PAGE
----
Iron Toxicity

Article Author:
Ho-Wang Yuen
Article Editor:
Wenxia Becker
Updated:
3/19/2019 5:25:09 PM
PubMed Link:
Iron Toxicity

Introduction

Iron is found in many over-the-counter (OTC) multivitamins. Iron toxicity from intentional or accidental ingestion is a common poisoning. The acute ingestion of iron is especially hazardous to children. Life-threatening toxicity is associated with pediatric ingestion of potent adult preparations, such as prenatal vitamins. Serious iron ingestion in adults is usually associated with suicide attempts.[1][2]

Etiology

Ingestion of less than 20 mg/kg of elemental iron is non-toxic. Ingestion of 20 mg/kg to 60 mg/kg results in moderate symptoms. Ingestion of more than 60 mg/kg can result in severe toxicity and lead to severe morbidity and mortality. The amount of elemental iron ingested is different depending on the formulations of iron salts. The most common iron formulations are 325 mg ferrous sulfate tablets, which contains 20% (or 65 mg) of elemental iron per tablet; 300 mg ferrous gluconate tablets, which contain 12% (or 36 mg) of elemental iron per tablet; and 100 mg ferrous fumarate tablets, which contain 33% (or 33 mg) of elemental iron per tablet. Prenatal vitamins may contain 60 to 90 mg of elemental iron per tablet. Children's vitamins vary from 5 to 19 mg of elemental iron per tablet.[1]

Epidemiology

In 2015, the Annual Report of the American Association of Poison Control Centers (AAPCC) National Poison Data System reported 4072 single exposures to iron or iron salts. Out of these, 3211 cases were unintentional ingestion. Furthermore, 2036 of reported cases occurred in children 5 years old or younger, and 1161 cases were treated in a healthcare facility. There was one death.[3]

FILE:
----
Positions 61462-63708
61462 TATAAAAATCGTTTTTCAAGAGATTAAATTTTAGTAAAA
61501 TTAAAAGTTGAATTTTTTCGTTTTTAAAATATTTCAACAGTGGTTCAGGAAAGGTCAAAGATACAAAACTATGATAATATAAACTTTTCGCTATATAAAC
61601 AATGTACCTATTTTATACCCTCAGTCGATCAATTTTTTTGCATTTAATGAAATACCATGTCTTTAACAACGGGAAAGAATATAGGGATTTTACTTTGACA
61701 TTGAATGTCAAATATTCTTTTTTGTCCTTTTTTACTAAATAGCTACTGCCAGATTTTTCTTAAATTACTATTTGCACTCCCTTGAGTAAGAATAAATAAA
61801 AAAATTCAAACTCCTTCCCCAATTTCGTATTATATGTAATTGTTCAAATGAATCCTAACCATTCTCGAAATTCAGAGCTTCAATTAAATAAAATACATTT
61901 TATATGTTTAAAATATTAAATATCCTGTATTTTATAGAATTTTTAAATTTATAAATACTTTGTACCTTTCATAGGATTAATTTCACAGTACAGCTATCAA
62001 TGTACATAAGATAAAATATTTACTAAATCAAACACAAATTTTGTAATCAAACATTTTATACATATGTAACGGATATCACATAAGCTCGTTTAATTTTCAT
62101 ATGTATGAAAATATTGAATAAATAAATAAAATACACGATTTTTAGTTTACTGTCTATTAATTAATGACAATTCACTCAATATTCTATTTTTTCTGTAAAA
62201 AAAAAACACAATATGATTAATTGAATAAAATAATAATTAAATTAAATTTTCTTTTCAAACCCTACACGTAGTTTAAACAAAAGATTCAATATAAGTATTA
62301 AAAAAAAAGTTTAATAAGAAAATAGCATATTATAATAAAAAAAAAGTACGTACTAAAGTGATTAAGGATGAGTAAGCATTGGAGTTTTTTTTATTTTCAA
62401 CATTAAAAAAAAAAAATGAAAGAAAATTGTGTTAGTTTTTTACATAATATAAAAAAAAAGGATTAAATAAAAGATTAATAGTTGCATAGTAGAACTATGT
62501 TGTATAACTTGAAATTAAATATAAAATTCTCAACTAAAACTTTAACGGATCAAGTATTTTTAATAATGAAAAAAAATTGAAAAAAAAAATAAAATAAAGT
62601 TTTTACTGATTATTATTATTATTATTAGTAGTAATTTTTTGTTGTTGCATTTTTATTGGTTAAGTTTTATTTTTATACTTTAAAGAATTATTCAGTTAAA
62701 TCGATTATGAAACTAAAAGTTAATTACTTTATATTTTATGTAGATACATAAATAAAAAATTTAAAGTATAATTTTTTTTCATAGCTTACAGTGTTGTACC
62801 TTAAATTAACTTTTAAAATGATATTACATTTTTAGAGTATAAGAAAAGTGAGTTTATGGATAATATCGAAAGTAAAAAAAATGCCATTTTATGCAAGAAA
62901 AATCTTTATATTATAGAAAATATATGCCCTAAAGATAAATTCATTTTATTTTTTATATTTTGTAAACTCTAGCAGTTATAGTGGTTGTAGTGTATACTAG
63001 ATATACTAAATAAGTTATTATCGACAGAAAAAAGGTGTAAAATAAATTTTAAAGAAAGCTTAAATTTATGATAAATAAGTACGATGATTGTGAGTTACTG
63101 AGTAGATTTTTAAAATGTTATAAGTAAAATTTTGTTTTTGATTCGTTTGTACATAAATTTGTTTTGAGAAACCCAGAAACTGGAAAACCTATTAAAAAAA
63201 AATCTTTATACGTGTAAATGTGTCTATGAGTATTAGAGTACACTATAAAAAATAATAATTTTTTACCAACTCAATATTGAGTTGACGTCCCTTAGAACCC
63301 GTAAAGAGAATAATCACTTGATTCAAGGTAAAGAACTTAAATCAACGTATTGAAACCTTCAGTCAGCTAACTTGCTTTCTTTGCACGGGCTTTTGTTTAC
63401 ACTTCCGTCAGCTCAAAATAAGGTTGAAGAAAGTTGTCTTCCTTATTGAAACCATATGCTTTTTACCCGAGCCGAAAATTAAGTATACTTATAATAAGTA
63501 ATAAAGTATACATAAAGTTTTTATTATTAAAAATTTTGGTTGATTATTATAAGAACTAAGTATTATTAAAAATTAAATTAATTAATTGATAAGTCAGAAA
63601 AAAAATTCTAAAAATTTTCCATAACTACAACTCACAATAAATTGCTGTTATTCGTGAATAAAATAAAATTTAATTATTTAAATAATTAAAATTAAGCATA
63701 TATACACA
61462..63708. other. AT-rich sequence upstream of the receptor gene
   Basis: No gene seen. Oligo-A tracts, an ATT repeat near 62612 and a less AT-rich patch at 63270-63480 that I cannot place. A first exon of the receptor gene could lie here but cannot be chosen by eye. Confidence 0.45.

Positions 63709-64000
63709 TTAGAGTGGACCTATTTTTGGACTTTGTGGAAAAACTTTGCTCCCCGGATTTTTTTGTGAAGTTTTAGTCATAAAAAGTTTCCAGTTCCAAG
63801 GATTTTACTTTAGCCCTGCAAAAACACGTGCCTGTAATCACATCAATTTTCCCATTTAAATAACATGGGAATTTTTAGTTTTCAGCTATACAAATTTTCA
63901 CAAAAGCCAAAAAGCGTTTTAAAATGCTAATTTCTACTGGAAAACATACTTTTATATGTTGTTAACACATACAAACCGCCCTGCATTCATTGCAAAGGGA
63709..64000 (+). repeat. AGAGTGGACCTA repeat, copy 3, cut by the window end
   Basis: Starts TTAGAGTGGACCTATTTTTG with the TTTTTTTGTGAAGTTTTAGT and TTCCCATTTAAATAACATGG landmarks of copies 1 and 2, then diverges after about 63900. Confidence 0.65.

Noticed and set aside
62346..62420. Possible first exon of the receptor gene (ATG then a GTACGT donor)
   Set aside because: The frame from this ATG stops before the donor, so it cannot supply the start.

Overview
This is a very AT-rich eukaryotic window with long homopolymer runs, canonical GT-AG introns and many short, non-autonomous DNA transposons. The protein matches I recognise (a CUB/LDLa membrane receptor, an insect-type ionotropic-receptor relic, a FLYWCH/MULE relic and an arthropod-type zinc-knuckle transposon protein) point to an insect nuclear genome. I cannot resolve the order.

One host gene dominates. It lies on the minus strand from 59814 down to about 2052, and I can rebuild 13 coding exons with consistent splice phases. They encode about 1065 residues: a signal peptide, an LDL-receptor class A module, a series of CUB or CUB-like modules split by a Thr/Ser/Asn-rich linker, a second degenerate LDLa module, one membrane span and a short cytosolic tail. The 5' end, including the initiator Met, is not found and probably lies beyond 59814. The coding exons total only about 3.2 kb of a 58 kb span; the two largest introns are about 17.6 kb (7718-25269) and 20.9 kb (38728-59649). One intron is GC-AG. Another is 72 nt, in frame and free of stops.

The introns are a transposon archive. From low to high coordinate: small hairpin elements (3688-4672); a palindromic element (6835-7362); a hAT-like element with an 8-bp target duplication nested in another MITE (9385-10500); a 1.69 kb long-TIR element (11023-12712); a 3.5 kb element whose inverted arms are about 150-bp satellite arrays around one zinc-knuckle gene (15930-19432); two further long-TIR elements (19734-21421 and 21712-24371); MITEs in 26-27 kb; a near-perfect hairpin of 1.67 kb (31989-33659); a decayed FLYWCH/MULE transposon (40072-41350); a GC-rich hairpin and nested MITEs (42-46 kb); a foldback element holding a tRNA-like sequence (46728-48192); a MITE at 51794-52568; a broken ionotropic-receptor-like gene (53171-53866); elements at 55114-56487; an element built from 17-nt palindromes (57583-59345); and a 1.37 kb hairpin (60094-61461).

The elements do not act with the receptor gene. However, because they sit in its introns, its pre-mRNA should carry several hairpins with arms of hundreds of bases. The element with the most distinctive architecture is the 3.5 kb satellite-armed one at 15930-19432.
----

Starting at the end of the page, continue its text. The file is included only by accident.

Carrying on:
Pathophysiology

Iron toxicity is classified as corrosive or cellular. Ingested iron can cause direct caustic injury to the gastrointestinal mucosa, resulting in nausea, vomiting, abdominal pain, and diarrhea. Significant fluid and blood loss can lead to hypovolemia. Hemorrhagic necrosis of gastrointestinal mucosa can lead to hematemesis, perforation, and peritonitis. At the cellular level, iron impairs cellular metabolism in the heart, liver, and central nervous system. Free iron enters cells and concentrates in the mitochondria. This disrupts oxidative phosphorylation, catalyzes lipid peroxidation, forms free radicals, and ultimately leads to cell death.[4]

Toxicokinetics

Serum iron level peaks at 2 to 4 hours post-ingestion, but serum concentrations of enteric-coated or sustained release formulations are erratic and warrant serial levels. Approximately 10% of ingested iron is absorbed from the intestine and is subsequently bound to transferrin. Normal serum iron levels range from 50 to 150 micrograms/dL, and total iron-binding capacity (TIBC) ranges from 300 to 400 micrograms/dL. When iron levels rise after a significant ingestion, transferrin becomes saturated. Excess iron will circulate in the blood as free iron, which is directly toxic to target organs.[5]

History and Physical